New York, 16 November 2014 – United Nations Secretary-General Ban Ki-moon called for a recommitment to make roads safer for all who use them, as countries around the world marked the World Day of Remembrance for Road Traffic Victims today.
Calling the Day a “sobering reminder” that crashes are the leading cause of death for people 15 to 29 years old, Mr. Ban said in a message that he is “continually inspired by the potential of youth to transform society.”
“On this World Day of Remembrance for Road Traffic Victims, let us re-commit to making roads that are safe for all,” he said.
Mr. Ban drew attention to the fact that road traffic crashes also claim many younger victims, with more than 500 children killed each day as they travel to and from school, playgrounds and the homes of family and friends. Millions of other people of all ages are also seriously injured.
“This Day is about compassion and prevention,” Mr. Ban said. “We mourn those who have perished on the roads. We console grieving families and friends. We raise awareness of the economic hardship so often faced by the bereaved.”
In his message, Mr. Ban recalled that last year on the Day, he was in Lithuania, one of many countries seriously addressing the issue of road safety. He said he was deeply moved by a candlelight vigil in Vilnius featuring one flame for each person who had died on the country’s roads since 1990.
“Such tributes are a powerful testimony to the need for action,” he noted.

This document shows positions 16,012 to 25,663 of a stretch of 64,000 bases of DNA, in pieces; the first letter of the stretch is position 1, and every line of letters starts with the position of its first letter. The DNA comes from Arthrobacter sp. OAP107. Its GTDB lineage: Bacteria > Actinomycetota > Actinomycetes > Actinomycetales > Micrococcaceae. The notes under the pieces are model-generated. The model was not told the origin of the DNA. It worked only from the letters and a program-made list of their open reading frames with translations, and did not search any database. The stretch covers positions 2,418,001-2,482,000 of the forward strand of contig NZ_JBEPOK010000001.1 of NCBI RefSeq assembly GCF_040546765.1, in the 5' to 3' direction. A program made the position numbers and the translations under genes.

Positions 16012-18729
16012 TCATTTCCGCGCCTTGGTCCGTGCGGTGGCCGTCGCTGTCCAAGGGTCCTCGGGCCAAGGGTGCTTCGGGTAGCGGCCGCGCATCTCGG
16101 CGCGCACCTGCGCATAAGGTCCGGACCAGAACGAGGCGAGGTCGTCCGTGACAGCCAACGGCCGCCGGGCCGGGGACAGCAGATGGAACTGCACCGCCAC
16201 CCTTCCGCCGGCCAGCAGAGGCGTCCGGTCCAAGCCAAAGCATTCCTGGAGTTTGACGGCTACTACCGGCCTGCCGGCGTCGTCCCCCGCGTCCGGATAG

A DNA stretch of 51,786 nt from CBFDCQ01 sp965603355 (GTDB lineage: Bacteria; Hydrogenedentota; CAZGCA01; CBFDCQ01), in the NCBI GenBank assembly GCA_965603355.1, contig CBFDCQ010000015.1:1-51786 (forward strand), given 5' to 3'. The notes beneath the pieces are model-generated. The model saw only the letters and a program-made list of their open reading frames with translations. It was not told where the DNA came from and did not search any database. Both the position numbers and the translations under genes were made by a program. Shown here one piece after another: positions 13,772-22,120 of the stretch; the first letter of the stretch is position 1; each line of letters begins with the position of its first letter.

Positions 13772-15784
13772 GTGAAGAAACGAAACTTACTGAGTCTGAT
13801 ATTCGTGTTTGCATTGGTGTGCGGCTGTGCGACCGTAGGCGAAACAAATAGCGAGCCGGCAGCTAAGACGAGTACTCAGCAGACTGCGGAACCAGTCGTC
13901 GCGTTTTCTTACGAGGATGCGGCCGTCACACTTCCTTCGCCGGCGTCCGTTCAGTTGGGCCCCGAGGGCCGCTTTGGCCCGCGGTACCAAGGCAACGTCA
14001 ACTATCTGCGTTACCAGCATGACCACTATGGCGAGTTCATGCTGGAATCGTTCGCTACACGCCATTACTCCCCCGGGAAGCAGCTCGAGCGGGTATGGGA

This year’s theme, Speed Kills, points the way forward, the Secretary-General said.
As such, a number of governments have moved to address the problem of speeding in the context of the UN Decade of Action for Road Safety, which is being observed through the year 2020, Mr. Ban noted. China, France, Kenya, the Russian Federation and Turkey are among a growing number of countries adopting new laws, enhancing enforcement and redesigning their roads with speed bumps, rumble strips and other steps to slow traffic, he said.
“As we aim to slow traffic, we are accelerating global action against road crashes,” the Secretary-General said.
Working with partners, the UN plans to carry out a number of initiatives, including preparing to convene the Second Global High-Level Conference on Road Safety to be hosted by Brazil in November 2015.
The Day came about following the adoption of a resolution by the General Assembly in October 2005 calling for governments to mark the third Sunday in November each year as the occasion to give recognition to victims of road traffic crashes and the plight of their relatives who must cope with.